Demand increases firms prices
Crude oil and natural gas prices continue to gain strength on news of increased demand.
Oil futures on NYMEX for February delivery closed Wednesday at $63.57 per barrel its highest mark since Dec. 9, 2014. Natural gas for distribution at Henry Hub in Louisiana closed at $2.906 Wednesday.
The Energy Information Administration (EIA) reported that oil inventories declined again last week making it the eighth consecutive week it has reported a drop in inventories.
EIA also reported U.S. crude production declined by 290,000 barrels to 9.492 million barrels per day (bpd) last week.
EIA raised its 2018 price forecasts for West Texas Intermediate crude oil to $55.33 and Brent crude to $59.74 in its monthly forecast issued Tuesday.
Traders study inventory levels at the major storage facilities at Cushing, Ok., and levels have dropped below 50 million barrels, which was last witnessed in February 2015. This is another indication of tightening oil supplies.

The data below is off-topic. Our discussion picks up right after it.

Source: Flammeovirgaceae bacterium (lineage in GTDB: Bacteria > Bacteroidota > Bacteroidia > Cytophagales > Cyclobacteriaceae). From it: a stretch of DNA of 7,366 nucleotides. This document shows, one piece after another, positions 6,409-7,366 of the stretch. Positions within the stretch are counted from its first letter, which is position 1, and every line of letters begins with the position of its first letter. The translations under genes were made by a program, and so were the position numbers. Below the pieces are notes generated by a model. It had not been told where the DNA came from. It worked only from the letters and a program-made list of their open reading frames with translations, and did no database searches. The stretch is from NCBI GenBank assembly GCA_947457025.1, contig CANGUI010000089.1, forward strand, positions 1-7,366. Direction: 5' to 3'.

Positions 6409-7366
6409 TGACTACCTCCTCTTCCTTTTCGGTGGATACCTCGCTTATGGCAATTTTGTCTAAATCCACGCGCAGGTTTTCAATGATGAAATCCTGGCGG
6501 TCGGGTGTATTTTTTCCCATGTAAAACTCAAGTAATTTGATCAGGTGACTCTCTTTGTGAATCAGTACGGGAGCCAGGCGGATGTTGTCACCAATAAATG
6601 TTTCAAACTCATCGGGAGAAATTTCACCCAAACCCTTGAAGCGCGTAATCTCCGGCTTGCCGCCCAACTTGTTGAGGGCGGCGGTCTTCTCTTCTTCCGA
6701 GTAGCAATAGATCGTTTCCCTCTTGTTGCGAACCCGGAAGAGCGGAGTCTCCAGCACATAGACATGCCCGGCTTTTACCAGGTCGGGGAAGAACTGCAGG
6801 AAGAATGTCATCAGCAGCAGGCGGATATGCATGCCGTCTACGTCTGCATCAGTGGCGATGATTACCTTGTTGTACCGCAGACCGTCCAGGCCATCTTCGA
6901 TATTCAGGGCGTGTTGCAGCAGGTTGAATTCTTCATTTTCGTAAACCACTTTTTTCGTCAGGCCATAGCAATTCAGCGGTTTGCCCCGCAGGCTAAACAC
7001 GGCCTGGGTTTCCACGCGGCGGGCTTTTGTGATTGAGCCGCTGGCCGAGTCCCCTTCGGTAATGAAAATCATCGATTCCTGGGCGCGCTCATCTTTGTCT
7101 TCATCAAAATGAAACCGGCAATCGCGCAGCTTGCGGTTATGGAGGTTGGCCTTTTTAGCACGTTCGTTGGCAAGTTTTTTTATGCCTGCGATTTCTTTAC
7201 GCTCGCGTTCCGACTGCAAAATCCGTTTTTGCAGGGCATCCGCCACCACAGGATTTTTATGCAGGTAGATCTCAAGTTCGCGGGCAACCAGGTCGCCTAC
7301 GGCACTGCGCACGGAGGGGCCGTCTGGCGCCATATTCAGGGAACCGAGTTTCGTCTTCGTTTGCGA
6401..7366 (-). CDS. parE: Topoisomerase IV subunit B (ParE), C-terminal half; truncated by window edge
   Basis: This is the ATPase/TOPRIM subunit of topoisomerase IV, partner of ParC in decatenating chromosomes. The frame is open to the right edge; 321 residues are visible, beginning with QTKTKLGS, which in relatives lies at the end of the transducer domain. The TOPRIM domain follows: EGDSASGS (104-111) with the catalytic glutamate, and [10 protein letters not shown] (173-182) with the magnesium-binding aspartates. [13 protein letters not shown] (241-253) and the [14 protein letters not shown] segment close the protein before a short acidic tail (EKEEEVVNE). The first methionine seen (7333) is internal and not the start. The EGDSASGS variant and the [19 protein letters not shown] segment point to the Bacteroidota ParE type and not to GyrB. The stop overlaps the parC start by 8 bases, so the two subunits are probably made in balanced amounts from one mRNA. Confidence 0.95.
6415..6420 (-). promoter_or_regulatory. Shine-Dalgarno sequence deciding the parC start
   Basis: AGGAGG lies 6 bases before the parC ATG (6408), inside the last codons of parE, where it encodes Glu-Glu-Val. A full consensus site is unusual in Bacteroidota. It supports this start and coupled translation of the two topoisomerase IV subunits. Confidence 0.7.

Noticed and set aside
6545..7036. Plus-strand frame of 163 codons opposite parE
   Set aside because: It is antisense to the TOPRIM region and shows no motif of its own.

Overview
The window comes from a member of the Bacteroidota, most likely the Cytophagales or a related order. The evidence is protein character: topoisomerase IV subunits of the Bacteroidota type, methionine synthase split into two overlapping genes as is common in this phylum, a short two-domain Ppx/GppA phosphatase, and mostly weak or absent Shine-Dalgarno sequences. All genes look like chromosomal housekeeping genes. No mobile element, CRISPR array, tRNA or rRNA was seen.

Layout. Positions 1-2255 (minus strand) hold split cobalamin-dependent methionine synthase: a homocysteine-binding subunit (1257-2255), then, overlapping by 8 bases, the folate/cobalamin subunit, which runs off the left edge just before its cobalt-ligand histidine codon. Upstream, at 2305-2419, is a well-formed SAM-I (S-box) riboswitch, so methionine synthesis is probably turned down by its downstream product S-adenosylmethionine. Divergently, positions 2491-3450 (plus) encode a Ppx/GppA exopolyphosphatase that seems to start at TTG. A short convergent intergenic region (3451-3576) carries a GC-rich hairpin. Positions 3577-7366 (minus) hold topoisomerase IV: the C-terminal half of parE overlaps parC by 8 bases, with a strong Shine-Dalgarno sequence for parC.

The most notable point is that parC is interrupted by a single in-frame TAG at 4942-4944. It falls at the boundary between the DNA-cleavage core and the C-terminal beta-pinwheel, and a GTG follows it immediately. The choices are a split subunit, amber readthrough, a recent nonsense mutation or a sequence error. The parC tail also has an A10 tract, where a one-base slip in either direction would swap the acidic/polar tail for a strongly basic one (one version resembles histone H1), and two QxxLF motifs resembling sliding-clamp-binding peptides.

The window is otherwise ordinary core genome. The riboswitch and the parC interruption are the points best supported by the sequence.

The spike in the daily natural gas price index along the East Coast has settled once warmer weather arrived. Several days last week prices jumped to as much as $30, but on Wednesday the price at the New York Citygate was $3.30. By comparison, the price at Houston Ship Channel was $3.09.
In other news, the U.S. became a net exporter of natural gas in 2017 for the first time since 1957, according to an analyst with EIA, Victoria Zaretskaya. Net exports averaged about 0.4 billion cubic feet (Bcf) per day last year, flipping from net inflows of 1.8 Bcf per day in 2016.
A significant projected increase in natural gas sent by pipeline to Mexico and a growing number of LNG shipments to the rest of the world should guarantee the trend moving forward, Zaretskaya said. There is only one LNG export facility operating in the U.S. currently, Cheniere Energy’s Sabine Pass terminal in Louisiana. With the completion of construction on two more LNG export facilities in the U.S. in 2018, LNG global markets will face considerable changes in the future.